The Power of Social Recommendation II
Following from yesterday’s post on the power of social recommendation, I’ve been doing some more reading and thinking.
A concern that has been discussed for a while surrounds the impact of new media on the breadth of users’ knowledge. If the ‘pick and mix’ nature of information flow inputs are so controlled by the individual, then how are their currently held views being challenged (holds the argument)
The idea that RSS feeds, bespoke home pages and numerous other ways of tailoring information inputs is any different than not reading certain papers or magazines; to not watching certain TV programmes or buying certain DVDs is a challenging one….
Following yesterday’s post, I thought about this when I read in Taleb’s Fooled By Randomness about his views that the information age is homogenising our taste (with regard to people patronising what other people like to do) and that the winners of customers are now winning big as people follow other people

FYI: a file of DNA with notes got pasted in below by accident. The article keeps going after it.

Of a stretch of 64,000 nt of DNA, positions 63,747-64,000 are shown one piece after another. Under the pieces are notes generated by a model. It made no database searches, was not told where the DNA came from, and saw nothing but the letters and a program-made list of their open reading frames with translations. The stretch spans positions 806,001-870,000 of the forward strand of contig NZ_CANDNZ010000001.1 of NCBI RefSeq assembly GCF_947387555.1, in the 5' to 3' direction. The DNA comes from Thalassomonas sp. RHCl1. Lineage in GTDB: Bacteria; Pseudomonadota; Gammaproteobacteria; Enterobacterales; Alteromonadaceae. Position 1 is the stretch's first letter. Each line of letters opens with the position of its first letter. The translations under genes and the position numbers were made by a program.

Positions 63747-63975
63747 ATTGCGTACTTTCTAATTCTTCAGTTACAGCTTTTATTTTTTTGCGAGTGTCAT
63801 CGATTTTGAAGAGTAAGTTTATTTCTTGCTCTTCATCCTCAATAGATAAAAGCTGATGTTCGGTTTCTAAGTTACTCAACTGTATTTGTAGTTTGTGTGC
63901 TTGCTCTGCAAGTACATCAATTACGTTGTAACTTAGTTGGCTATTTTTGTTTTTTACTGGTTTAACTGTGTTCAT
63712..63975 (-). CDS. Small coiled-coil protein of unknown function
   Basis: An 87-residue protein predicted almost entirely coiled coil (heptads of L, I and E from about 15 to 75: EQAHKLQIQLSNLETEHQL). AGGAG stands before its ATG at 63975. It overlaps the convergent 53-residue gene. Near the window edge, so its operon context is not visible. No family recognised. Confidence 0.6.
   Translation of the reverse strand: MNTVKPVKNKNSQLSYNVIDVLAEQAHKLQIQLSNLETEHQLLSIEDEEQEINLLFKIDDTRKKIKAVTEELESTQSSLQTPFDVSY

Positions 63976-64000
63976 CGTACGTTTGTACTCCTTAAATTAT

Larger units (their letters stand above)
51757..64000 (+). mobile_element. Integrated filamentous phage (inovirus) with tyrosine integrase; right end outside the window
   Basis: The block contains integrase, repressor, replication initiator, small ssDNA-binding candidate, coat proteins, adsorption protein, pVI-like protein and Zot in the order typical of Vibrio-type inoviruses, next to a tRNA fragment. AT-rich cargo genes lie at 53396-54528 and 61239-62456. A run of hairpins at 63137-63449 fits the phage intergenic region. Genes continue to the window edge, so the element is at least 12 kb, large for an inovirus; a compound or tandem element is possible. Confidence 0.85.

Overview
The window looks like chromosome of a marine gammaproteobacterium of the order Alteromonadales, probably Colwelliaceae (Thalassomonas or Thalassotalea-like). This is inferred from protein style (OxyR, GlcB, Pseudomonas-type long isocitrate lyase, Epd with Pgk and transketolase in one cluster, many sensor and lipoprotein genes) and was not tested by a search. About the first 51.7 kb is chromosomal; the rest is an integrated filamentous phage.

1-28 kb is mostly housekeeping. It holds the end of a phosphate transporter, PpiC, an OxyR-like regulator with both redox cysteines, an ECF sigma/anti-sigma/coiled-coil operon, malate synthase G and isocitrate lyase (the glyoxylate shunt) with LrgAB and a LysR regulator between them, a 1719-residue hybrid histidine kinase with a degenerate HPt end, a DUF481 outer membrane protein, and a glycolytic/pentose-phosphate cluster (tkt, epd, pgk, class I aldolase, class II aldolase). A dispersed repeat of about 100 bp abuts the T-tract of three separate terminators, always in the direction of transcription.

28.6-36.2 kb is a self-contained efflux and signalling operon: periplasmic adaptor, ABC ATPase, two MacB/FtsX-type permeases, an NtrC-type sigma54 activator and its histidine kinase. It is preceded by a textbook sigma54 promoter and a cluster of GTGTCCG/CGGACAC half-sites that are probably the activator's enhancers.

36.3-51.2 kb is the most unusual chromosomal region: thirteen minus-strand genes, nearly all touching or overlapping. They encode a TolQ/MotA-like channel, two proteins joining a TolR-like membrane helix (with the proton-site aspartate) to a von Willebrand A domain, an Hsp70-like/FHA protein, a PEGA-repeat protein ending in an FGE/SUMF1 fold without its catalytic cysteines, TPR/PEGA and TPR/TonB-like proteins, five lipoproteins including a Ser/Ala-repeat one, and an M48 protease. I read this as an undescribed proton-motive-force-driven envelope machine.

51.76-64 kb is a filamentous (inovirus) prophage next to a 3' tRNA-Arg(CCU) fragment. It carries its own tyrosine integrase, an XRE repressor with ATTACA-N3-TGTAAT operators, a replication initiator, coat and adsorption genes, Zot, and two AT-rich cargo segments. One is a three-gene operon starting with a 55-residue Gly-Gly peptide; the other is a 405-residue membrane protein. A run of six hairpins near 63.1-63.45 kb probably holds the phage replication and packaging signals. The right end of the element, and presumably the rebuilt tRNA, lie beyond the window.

It got me thinking about the difference between our private and public personas, how they are managed (see Scott OBrien’s post on branding yourself to see the depth of this subject, and whether there are any patterns.
Do we strive to individuality in the shorter-term/ on the surface whilst having a deep anchor in social following and acceptance in the longer-term? Studies have been done which evidence increased levels of happiness in people who live with others rather than alone. Does the very nature of social recommendation mean that people start in a similar place (shared passion) and broaden their experiences by exploring the other online flagged interests of the other parties.